If we compare scores between the U.S. and India, we can better understand (or at least speculate) about why our mistake occurred. While there are similarities in masculinity and uncertainty avoidance scores between the U.S. and Indian cultures, there are dramatic differences in power distance, individualism and time horizon between us. The specific scores are here, but it’s important in our situation to note that Indian subordinates are far less likely to speak up when talking to a person with more authority and are far less likely to contradict or challenge someone in front of a group. So, when you asked, “Are there any questions?” it was pretty unlikely you’d hear any from your team – even if they had them.
It’s probably good for me to note, as well, that these are generalizations. Just as all Americans are different, this is equally true with Indians, so you may well see different behavior from your team members. The Hofstede’s describe the norm within a culture, not the exception.
A Better Response
Having managed over a dozen projects composed of Indian development and quality assurance teams, I have found that there are better ways to avoid the “Understanding Gap” and prevent it from occurring.
- The confirmation question. In our situation, we asked, “Does any one have any questions?” to the group as a whole. Instead, ask each individual slightly different questions, phrased in a way that confirms they understand specific elements of the task. As an example, one might ask, “<Name here>, I’m a little uncertain how I’d complete your portion of the work, so maybe you can help me understand. How were you thinking you’d test the <insert name> functionality?” Or, “You’re most likely to find building the <insert name> component challenging. Have you thought about the steps involved?” This approach not only confirms the person’s understanding, it results in better design because the person asked may have a better approach than you do (unless you have a monopoly on brilliance?).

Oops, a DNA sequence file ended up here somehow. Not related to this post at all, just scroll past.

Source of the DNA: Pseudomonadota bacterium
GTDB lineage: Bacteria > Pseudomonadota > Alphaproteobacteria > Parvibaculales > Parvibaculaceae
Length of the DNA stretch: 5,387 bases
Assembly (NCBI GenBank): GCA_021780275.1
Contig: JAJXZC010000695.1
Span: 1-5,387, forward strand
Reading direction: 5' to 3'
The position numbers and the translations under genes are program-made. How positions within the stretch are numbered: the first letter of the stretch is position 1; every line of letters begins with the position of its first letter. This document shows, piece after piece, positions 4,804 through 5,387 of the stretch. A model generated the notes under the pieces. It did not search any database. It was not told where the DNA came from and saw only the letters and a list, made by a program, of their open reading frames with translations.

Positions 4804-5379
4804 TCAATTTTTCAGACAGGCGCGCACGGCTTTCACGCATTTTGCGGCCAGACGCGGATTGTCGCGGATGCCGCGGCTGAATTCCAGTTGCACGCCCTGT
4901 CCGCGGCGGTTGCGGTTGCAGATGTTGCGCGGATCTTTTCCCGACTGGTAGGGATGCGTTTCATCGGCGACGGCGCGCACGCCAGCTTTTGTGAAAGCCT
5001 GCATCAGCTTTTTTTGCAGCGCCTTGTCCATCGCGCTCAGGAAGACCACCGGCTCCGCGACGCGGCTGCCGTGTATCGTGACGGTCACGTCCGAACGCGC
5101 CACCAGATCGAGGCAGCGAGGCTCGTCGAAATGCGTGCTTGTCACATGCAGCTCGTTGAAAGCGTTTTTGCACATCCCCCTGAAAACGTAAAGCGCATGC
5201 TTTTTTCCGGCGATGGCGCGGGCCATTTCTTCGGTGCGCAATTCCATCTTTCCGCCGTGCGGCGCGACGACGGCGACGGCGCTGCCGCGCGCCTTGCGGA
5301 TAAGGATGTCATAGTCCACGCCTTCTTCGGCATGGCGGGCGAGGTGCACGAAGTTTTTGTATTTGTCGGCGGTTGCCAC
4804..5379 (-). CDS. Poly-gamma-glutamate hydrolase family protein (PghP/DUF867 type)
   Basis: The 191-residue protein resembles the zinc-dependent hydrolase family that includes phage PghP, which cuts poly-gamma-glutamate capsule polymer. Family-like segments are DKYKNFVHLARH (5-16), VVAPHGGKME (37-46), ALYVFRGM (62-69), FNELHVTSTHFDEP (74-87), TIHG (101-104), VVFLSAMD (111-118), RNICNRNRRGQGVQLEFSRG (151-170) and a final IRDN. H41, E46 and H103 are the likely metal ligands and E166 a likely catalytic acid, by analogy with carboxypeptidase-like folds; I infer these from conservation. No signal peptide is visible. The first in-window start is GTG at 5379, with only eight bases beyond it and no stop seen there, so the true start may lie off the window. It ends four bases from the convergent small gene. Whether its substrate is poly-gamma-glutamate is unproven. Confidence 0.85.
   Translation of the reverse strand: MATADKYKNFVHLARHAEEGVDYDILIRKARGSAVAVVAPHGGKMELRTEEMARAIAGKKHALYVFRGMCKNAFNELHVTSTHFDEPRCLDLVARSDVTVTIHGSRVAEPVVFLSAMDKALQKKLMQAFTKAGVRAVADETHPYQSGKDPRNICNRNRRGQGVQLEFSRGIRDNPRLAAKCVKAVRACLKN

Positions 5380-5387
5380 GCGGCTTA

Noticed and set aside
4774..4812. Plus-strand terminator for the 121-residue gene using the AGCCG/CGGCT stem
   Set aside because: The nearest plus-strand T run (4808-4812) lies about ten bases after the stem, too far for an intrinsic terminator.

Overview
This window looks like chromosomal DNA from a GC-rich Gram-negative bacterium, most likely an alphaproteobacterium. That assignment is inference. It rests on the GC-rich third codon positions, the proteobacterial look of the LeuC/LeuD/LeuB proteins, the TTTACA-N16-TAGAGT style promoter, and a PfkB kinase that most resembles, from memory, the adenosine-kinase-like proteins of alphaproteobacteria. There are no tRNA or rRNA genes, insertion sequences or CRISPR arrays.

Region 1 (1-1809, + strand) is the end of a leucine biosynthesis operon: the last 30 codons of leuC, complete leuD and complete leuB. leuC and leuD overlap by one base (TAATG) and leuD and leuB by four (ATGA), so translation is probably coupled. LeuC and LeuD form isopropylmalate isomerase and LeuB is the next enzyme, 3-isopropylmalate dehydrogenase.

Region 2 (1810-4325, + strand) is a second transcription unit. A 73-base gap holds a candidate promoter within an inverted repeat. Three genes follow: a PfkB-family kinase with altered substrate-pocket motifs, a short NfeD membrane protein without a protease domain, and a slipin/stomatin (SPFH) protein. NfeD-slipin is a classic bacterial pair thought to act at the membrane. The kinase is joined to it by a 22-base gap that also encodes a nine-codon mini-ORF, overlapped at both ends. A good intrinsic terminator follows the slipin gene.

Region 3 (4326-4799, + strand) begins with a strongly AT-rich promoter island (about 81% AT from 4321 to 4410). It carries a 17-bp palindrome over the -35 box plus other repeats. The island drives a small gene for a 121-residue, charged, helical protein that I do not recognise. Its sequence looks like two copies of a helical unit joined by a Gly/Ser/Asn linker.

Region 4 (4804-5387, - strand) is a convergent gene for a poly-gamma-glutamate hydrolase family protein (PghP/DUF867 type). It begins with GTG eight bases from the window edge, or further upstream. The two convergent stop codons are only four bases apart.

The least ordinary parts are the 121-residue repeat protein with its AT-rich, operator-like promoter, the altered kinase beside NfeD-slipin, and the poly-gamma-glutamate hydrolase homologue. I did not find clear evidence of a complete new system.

- The one-on-one. After asking confirmation questions, if you find one or two individuals struggling, schedule a one-on-one to go through their work and answer their questions. In a one-on-one, they are more likely to feel comfortable asking pointed questions, and may even propose a better way to complete the work.
- The follow-up call. This one is simple. If you’ve assigned a task, don’t wait one week to check on progress. Check back with the team at least every other day to make sure they’re making progress and understand what you’ve asked. Over time, this will be needed less and less, but initially, the follow-up call is a true time-saved
- The “you’re among family” reminder. Regardless, of culture, everyone has the fear that a “stupid” question or a mistake will threaten their jobs. In some cases, the fear is warranted. Particularly with teams that have just formed, remind the team members that “they are among family” when speaking to team members and that team members are here to help each other. Even more important than saying, “you’re among family” is to live up to that statement. Do not brow-beat subordinates for small mistakes and do not cavalierly fire people because of a single error. If you do, you’ll find the two-way channel you need to effectively lead a team is suddenly closed.
Possibly, you’re reading this article before you’ve managed your first global, off-shore or Indian team, so it’s been a good primer. But there’s far more to know about the subject than can be posted in a single blog entry. Though it’s very academic in the way it’s written, I encourage you to buy and read Hofstede’s book, referring back to the cultural dimensions the book provides on graphs so that you better understand each team member’s cultural before you try to relate to them using a purely American mindset. I’d also use the following links for quick reference once you’ve read the book through:
Doing so could save your company thousands, if not millions of dollars, keep your projects running smoothly and – most importantly – help you to build a harmonious work environment where people look forward to each and every day. After all, isn’t that what keeps us from burying our heads in the pillow and hitting the snooze button twelve times?